- Hannah Sample, BS, Project Manager, Department of Neurology
- Chaz Langelier, MD/PhD, Assistant Professor, Department of Medicine / Infectious Diseases
- Kelsey Zorn, UCSF Clinical Research Coordinator
UC Los Angeles
- Romney Humphries, PhD/D(ABMM), Director, UCLA Clinical Microbiology Laboratory
- Jeffrey Klausner, MD/MPH; Tara Vijayan, MD; Paul Allyn III, MD, Department of Medicine / Infectious Diseases
- Paul Vespa, MD, Department of Neurology
- UCLA Coordinators: Jamie Murkey, Chelsea Shannon
- Christopher Polage, MD, Director, UCD Clinical Microbiology Laboratory
- Stuart Cohen, MD, Professor and Chief, Infectious Diseases
- Lara Zimmerman, MD, Department of Neurology
- Muzna Naqvi, MD, Clinical Site Coordinator, UC Davis Medical Center
- UCD Coordinators: Nicolle Ocampo, Fatemeh Memar, Czarina Ganzon
- Brent Fulton, PhD/MBA, Assistant Adjunct Professor of Health Economics and Policy; Associate Director, Nicholas C. Petris Center on Health Care Markets
Private and Nonprofit Partners
- Jonathan Hirsch, PhD (President)
- Laurie Gomer, MBA
- David Shaywitz, MD/PhD (Chief Executive Officer)
- Omar Serang, BS (Chief Technology Officer)
- Sri Madabushi, PhD (Business Head, Google Genomics)
Quest Diagnostics, Inc.
- Rick Pesano, MD/PhD (Vice President)
- John Leake, MD/MPH (Medical Director, Infectious Diseases)
California Department of Public Health (CDPH)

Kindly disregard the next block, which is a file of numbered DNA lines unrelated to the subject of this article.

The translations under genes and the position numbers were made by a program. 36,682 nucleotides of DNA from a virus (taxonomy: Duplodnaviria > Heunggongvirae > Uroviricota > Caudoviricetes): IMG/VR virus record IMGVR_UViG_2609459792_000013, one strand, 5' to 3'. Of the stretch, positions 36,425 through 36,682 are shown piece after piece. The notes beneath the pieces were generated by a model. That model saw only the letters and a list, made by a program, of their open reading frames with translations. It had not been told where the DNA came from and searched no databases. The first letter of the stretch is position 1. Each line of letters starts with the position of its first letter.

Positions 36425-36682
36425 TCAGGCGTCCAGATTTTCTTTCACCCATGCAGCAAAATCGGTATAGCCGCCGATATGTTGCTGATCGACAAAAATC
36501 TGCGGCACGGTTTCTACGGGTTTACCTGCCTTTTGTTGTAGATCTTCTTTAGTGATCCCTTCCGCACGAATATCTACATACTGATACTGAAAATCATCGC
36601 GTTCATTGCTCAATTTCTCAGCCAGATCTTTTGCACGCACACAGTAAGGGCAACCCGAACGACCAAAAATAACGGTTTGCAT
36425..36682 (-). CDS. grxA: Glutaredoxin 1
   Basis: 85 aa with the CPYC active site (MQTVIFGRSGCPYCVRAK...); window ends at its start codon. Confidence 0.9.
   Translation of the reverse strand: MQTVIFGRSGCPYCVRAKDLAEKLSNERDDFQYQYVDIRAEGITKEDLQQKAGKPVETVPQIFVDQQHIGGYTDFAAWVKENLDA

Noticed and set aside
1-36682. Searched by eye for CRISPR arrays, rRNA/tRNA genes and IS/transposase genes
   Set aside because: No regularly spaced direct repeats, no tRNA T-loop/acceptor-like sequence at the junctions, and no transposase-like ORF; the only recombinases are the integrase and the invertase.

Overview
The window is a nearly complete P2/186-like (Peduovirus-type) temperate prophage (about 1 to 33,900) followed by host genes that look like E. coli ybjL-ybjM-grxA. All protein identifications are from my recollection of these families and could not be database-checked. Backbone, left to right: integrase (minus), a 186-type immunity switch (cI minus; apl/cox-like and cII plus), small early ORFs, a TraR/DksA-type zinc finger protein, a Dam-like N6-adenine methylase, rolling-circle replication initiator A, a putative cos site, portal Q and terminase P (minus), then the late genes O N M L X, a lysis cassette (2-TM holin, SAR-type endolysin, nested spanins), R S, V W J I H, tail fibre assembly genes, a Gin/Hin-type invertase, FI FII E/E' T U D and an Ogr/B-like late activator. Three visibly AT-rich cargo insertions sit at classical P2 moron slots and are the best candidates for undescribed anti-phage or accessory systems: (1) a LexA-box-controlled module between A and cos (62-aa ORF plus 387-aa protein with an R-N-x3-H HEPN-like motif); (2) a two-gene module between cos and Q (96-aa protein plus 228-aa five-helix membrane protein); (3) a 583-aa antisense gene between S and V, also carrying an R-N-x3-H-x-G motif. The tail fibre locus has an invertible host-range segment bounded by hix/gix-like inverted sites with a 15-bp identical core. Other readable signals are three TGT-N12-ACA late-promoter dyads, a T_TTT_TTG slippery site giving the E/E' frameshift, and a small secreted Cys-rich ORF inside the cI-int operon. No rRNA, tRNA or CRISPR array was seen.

- James Watt, MD
- Dongxiang Xia, MD/PhD
- Sharon Messenger, PhD
- Debra Wadford, PhD
- Mostafa Ronaghi, PhD (Chief Technology Officer)
Children’s National Medical Center
- Brittany Goldberg, MD, Division of Pediatric Infectious Diseases
- Joseph Campos, PhD, D(ABMM), Division of Laboratory Medicine
St. Jude’s Children Research Hospital
- Randall Hayden, MD, Medical Microbiology and Pathology
Children’s Hospital Los Angeles
- Jeffrey Bender, MD, Division of Pediatric Infectious Diseases
- Grace Aldrovandi, MD, Division of Pediatric Infectious Diseases
- Jennifer Dien Bard, PhD, D(ABMM)
- Samia Naccache, PhD
Children’s Hospital Colorado / University of Colorado
- Kevin Messacar, MD, Division of Pediatric Infectious Diseases
- Samuel Dominguez, MD/PhD, Division of Pediatric Infectious Diseases
Zuckerberg San Francisco General Hospital and Trauma Center
- Lisa Winston, MD, Division of Infectious Diseases
- Barbara Haller, MD, PhD, Chief, Microbiology
In order to achieve its goals, the PDAID project requires additional funds beyond those provided by CIAPM. The state’s contribution to the project is significantly leveraged by generous donations from the Sandler and the William F. Bowes, Jr., foundations for a total of $2.4 million, and by additional funding from the Charles and Helen Schwab foundation and a $400,000 award from the Marcus Program in Precision Medicine Innovation at UCSF. In addition, PDAID is funded by research awards that, together, amount to close to $400,000.
- UCSF provided in-kind support through administrative fees and faculty time.
- In-kind contributions from Quest, CDPH and UCSF in the form of patient samples for the validation of the sequencing assay.